True music lovers will brave any obstacle to hear a favorite piece — except, perhaps, the Schuylkill River.
The Elysian Camerata, the suburban chamber music group now its 13th season, found a congenial venue at the Church of St. Asaph in Bala Cynwyd, but noticed few listeners from the upper reaches of Montgomery County were crossing the great concrete barrier of I-76 to hear them. Then, on St. Patrick’s Day, the group played a concert at the First Presbyterian Church of Ambler, to “test the waters,” in the words of cellist Talia Schiff.
The waters, they discovered, were just fine.
“We got a really wonderful turnout, and we decided it was worth building a series,” Schiff said in a telephone interview Oct. 6. “We’ve been so fortunate to have the complete support of the church in this.”
The Camerata will present its first regular-season concert at First Presbyterian Oct. 27, and it has scheduled two more for February and May. By expanding geographically, Schiff said, the players hope to draw listeners from a new set of neighborhoods, as well as generate a few new friendships.
“The sanctuary is not only beautiful, but acoustically it’s quite wonderful,” she said. “This space also lends itself to having a post-concert reception ... People get to know each other and meet with people who share their interests.”
In what is becoming the Camerata’s signature approach, the Oct. 27 program will mine both the 18th- and 19th-century repertoire as well as a less-familiar vein of the 20th. The evening will begin with the G minor Piano Trio of Clara Schumann, one of the great pianists of her age, whose ambitions as a composer were cut short by the mental breakdown and early death of her husband, Robert. She wrote her Trio in 1847, at 26, years before tragedy struck her family.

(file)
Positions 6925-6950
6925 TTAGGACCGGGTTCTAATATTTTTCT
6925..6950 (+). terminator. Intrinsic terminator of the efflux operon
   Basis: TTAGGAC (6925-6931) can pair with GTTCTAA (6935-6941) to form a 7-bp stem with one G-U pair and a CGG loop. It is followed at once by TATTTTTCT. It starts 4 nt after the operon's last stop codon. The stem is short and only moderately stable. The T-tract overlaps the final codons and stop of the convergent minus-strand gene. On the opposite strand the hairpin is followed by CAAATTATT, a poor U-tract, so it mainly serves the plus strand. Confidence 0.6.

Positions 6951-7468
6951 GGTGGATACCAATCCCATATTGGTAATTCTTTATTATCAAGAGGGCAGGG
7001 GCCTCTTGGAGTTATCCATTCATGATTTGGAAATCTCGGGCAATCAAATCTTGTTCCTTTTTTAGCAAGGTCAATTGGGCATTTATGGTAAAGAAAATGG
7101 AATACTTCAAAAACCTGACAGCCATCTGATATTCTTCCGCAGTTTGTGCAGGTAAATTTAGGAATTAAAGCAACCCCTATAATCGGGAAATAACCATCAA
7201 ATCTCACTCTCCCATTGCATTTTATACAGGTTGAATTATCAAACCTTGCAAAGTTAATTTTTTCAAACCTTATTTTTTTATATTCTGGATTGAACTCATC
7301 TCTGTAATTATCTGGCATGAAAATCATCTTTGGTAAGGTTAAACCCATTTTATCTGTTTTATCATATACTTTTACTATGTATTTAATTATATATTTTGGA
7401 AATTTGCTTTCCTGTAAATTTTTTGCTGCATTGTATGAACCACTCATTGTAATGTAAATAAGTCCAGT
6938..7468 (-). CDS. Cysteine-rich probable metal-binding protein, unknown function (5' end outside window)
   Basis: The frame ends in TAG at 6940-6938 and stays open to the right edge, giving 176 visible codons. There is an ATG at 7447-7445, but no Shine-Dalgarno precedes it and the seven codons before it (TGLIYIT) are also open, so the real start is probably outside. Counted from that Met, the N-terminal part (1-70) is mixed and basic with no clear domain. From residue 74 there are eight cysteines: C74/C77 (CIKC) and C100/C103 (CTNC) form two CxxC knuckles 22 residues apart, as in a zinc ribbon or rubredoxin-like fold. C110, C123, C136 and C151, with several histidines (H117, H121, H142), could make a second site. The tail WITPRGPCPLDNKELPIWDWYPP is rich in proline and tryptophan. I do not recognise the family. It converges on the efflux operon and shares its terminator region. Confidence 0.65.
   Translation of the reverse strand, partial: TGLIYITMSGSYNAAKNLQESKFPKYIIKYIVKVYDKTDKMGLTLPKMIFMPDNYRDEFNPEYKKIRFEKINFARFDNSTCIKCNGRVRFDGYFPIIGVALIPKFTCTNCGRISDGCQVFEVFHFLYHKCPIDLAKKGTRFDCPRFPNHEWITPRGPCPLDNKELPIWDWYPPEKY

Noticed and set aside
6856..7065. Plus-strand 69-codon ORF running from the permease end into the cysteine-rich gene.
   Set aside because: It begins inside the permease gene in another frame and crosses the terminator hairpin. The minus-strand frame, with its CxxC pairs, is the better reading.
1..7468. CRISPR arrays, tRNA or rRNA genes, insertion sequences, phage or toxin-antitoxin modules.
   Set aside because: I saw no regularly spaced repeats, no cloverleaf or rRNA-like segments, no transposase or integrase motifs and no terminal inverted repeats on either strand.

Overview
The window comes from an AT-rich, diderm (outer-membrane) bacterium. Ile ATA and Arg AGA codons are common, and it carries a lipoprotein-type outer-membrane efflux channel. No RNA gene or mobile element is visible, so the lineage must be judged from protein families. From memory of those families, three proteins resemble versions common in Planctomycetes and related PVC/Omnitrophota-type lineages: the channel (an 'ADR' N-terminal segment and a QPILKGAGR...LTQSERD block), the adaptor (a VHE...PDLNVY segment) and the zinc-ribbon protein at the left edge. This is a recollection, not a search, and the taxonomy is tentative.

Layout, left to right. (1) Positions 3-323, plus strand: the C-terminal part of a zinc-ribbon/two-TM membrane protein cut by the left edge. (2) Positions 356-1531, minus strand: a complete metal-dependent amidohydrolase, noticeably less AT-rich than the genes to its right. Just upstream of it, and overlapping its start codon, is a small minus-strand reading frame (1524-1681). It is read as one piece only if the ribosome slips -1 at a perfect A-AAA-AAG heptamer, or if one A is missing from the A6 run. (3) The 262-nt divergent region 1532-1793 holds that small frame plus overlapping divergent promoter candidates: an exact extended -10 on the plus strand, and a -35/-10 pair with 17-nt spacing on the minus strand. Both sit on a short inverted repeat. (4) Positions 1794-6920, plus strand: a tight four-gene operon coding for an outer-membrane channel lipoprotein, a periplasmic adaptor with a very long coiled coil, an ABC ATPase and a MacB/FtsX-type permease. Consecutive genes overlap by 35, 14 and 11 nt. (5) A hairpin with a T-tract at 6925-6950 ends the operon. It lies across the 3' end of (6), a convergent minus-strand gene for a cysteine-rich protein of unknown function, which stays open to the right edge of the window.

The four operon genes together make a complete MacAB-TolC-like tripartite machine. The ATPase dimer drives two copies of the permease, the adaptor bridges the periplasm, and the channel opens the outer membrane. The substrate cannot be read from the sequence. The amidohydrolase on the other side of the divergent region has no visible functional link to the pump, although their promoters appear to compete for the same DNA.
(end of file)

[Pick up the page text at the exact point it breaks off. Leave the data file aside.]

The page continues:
“Women were not even allowed to contemplate being a composer,” Schiff said. “That was a man’s job. Clara Schumann questioned her right to even consider herself a composer.”
She might have questioned her rights, but her handful of works show remarkable self-assurance. The Trio, in particular, is both beautiful and well-written, Schiff said.
“It’s very much in the style of Mendelssohn,” she added. “It’s very lyrical and very melodic — very singable. The scherzo is absolutely a delight, and the slow movement will tear your heart.”
Mozart’s compositional career did not last much longer than Schumann’s, and yet in his brief life, he invented or perfected many of the forms and procedures later composers would spend their lives exploiting. One such form was the piano quartet, which added the viola, an instrument Mozart is said to have loved, to the standard trio of violin, cello and keyboard. His two works in the genre — in E-flat and in G minor — are among the first ever written, and they inspired and intimidated composers for more than a century.
The Elysian Camerata will perform the E-flat quartet, the more extroverted of the pair.
“It has an effervescence to it that I absolutely love,” Schiff said. “The opening to me sounds like a percolator.”
Between Schumann and Mozart, the Camerata will present Zoltan Kodaly’s brief but intriguing Intermezzo for String Trio. Kodaly, a friend and less celebrated contemporary of Bartok, spent the early years of the 20th century cataloging the folk music of his native Hungary, and its flavors can often be tasted in his own compositions. In the central section of the Intermezzo, for example, he employs a drone that requires each player to bow two strings at once, turning three voices into six.
“It’s a very powerful effect,” Schiff said. “Kodaly was a master in utilizing the abilities of these instruments.”